Etcd

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etcd is a distributed key/value store.

Overview: https://coreos.com/etcd/

Sources: https://github.com/coreos/etcd

Labs project: Nova_Resource:Etcd

Operations

Note: There's no TLS for peer communications yet, so pay close attention to http vs https in the URLs and the port numbers used in various places.

Bootstrapping an etcd cluster

This is just for creating the initial node. Let's say you're creating an initial node named etcd1001.eqiad.wmnet.

Make sure the following hiera parameters are set:

"etcd::peers_list": 'etcd1001=http://etcd1001.eqiad.wmnet:2380'
"etcd::host": '%{::fqdn}'
"etcd::cluster_name": k8s-etcd
"etcd::ssl::puppet_cert_name": '%{::fqdn}'
"etcd::port": 2739
"etcd::use_ssl": true
"etcd::cluster_state": new

Now run puppet on the etcd1001 node, and it should bring up an etcd cluster of one node. You can verify this with:

etcdctl  -C https://etcd1001.eqiad.wmnet:2379 cluster-health

Once verified, flip the etcd::cluster_state hiera variable to 'existing' from 'new', and continue adding more nodes via the following procedure.

Adding a new member to the cluster

Say we want to add a new server called conf1001.eqiad.wmnet to our cluster. The steps are as follows:

  1. Add the member via the members api, using the etcdctl tool:
    $ etcdctl -C https://etcd1001.eqiad.wmnet:2379 member add conf1001 http://conf1001.eqiad.wmnet:2380
    Added member named conf1001 with ID 5f62a924ac85910 to cluster
    
    ETCD_NAME="conf1001"
    # Next line is broken down artificially for ease of reading
    ETCD_INITIAL_CLUSTER="conf1001=http://conf1001.eqiad.wmnet:2380,
                          etcd1001=http://etcd1001.eqiad.wmnet:2380,
                          etcd1002=http://etcd1002.eqiad.wmnet:2380,
                          etcd1003=http://etcd1003.eqiad.wmnet:2380"
    ETCD_INITIAL_CLUSTER_STATE="existing"
    
    Write down the output as it will be useful for our puppet changes.
  2. Add the new entry to the SRV record for _etcd-server._tcp.eqiad.wmnet (or your value of etcd::srv_dns). As an example see this patchset
  3. Assign the etcd role to the node in puppet. Also use hiera to set the following variables:
    etcd::srv_dns set to false
    etcd::peers_list set to the value of ETCD_INITIAL_CLUSTER from the output of the etcdctl command before
    etcd::cluster_state set to existing
    You can see such changes for example in this gerrit changeset
  4. Run puppet on the host. It should join the cluster. Confirm this is the case with the other hosts in the cluster as well (the logs should stop complaining about not reaching the new member)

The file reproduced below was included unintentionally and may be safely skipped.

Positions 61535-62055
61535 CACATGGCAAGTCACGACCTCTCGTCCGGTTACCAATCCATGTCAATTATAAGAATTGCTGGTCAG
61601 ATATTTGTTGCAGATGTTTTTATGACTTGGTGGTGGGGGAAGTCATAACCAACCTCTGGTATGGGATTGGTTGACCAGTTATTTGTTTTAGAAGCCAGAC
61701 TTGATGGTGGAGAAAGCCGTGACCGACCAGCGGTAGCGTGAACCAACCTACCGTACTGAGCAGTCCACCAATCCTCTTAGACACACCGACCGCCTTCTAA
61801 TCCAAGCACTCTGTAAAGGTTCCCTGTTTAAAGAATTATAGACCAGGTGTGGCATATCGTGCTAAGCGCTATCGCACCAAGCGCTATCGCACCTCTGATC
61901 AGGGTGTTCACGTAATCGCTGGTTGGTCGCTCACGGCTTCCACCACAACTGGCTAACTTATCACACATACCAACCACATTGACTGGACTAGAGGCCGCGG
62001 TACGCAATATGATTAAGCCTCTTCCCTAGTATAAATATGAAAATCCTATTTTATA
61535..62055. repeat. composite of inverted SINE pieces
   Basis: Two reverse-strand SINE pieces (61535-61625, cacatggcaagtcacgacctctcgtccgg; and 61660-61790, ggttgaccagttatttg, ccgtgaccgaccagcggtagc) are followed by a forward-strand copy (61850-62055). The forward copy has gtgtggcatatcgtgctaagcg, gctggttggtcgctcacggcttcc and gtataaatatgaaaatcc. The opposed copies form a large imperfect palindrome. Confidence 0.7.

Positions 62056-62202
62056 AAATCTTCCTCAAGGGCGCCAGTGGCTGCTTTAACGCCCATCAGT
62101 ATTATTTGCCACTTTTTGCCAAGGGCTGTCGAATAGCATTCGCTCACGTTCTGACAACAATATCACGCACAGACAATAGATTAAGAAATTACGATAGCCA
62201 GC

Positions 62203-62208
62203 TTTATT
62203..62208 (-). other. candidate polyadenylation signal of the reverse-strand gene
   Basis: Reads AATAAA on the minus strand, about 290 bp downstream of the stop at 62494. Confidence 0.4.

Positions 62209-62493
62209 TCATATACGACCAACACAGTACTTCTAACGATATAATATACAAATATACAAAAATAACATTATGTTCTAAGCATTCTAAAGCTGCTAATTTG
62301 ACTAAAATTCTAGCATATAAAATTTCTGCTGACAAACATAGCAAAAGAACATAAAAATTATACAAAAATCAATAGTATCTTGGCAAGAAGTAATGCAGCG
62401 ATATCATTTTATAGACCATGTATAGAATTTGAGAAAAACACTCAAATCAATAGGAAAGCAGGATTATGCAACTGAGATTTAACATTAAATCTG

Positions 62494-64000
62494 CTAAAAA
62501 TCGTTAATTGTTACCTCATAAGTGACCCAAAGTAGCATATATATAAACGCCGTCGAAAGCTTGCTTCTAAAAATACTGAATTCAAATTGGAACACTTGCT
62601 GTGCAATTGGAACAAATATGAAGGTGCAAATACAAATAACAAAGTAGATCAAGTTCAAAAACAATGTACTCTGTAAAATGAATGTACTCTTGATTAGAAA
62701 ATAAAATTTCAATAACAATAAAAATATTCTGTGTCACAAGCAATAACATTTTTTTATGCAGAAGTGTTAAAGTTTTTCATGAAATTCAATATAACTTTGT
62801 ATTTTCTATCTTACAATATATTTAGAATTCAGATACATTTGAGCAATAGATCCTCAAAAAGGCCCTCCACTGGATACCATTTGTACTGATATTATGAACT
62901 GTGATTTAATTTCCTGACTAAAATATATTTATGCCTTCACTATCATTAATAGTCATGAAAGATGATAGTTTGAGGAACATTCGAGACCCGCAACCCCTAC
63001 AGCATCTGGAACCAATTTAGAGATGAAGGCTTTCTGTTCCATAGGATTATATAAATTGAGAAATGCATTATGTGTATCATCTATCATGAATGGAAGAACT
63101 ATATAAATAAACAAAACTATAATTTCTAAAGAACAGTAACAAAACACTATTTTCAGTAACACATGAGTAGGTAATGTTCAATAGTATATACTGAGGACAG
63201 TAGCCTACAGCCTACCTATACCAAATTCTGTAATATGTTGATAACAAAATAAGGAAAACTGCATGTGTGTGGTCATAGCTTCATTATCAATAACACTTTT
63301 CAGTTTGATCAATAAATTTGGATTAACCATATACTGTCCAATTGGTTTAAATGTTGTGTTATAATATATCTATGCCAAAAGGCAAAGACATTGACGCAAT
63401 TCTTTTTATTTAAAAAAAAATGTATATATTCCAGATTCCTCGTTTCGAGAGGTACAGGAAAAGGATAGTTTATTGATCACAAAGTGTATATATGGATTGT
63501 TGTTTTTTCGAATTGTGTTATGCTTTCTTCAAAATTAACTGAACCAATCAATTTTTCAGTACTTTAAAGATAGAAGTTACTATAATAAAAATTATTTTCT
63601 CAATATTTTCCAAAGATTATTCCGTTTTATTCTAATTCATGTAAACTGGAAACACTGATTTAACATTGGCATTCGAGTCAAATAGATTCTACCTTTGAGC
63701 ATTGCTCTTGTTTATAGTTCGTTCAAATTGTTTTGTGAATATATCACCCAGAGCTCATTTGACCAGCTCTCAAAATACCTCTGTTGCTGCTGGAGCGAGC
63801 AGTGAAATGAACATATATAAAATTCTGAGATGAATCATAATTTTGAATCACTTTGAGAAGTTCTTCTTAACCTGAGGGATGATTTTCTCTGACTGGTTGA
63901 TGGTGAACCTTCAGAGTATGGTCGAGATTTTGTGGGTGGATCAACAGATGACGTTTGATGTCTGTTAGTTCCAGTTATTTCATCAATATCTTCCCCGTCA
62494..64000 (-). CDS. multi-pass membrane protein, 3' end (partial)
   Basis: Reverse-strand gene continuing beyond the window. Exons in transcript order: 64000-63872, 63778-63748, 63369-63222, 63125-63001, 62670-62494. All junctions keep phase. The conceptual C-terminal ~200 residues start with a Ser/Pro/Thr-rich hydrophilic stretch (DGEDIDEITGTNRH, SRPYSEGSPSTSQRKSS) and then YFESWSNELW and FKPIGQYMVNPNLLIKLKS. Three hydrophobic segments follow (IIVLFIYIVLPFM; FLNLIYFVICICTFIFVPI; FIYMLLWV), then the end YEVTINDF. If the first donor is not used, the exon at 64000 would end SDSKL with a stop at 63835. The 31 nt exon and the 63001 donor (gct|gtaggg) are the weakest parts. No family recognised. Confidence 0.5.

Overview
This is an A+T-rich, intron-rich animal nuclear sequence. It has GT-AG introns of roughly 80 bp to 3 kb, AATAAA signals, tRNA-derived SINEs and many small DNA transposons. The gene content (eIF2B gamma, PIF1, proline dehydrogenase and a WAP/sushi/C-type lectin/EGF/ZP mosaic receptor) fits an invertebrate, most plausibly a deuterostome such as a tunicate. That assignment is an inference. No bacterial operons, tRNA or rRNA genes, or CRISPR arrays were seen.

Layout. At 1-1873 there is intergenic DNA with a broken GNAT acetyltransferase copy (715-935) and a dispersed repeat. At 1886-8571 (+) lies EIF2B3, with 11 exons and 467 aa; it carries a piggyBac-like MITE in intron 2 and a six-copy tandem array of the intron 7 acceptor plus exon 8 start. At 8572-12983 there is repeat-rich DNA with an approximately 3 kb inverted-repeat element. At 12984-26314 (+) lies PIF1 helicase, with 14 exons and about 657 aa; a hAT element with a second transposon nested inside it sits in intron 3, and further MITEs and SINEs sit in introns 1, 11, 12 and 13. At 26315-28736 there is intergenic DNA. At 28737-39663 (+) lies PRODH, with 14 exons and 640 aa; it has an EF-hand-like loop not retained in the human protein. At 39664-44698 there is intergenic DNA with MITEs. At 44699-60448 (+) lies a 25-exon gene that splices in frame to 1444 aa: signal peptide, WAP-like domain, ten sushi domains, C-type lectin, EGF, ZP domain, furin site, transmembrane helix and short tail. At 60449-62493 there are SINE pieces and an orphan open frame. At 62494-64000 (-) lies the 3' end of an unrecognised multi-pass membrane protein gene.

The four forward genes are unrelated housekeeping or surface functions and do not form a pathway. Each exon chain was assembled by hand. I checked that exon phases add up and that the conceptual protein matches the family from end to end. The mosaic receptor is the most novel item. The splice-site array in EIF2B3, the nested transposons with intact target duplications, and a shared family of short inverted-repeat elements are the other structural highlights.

5. You should now remove the special parameters defined in hiera for the host, see here for example
  6. Verify everything is ok after puppet runs again (it will restart etcd with the new parameters)
  7. Finally, add the new server to the SRV records that clients consume, see here

Removing a member to the cluster

  1. Verify the node you want to remove is not the current leader, that could run us into trouble:
    $ curl -k -L https://etcd1001:2379/v2/stats/leader
    {"message":"not current leader"}
    
  2. Remove the server from the clients SRV record
  3. Dynamically remove the server from the cluster:
    $ etcdctl -C https://conf1001.eqiad.wmnet:2379 member remove etcd1001 http://etcd1001.eqiad.wmnet:2380
    $ etcdctl -C https://conf1001.eqiad.wmnet:2379 cluster-health
    
  4. Remove the server from the cluster's SRV record

Recover a cluster after a disaster

In the sad case when RAFT consensus is lost and there is no quorum anymore, the only way to recover the cluster is to recover the data from a backup, which are regularly performed every night in /srv/backup/etcd. The procedure to bring back the cluster is roughly as follows:

  • Stop all etcd instances that might be still running
  • Copy the backup to a new location, start etcd from there; the etcd server listening to the public endpoints with the --force-new-cluster option. It will start with peer urls bound to localhost.
  • Change the peer url of this server to what you'd expect it to be in normal situations
  • Add your other servers to the cluster, as follows:
    • Verify the original etcd data are removed
    • Add the server to the cluster logically with etcdctl
    • Start etcd in order to join the cluster.

As usual with etcd, the devil lies in the details of the command-line options; but there is a python script that, given the current cluster configuration, can generate the correct commands you'll have to enter into a shell. It can be found here.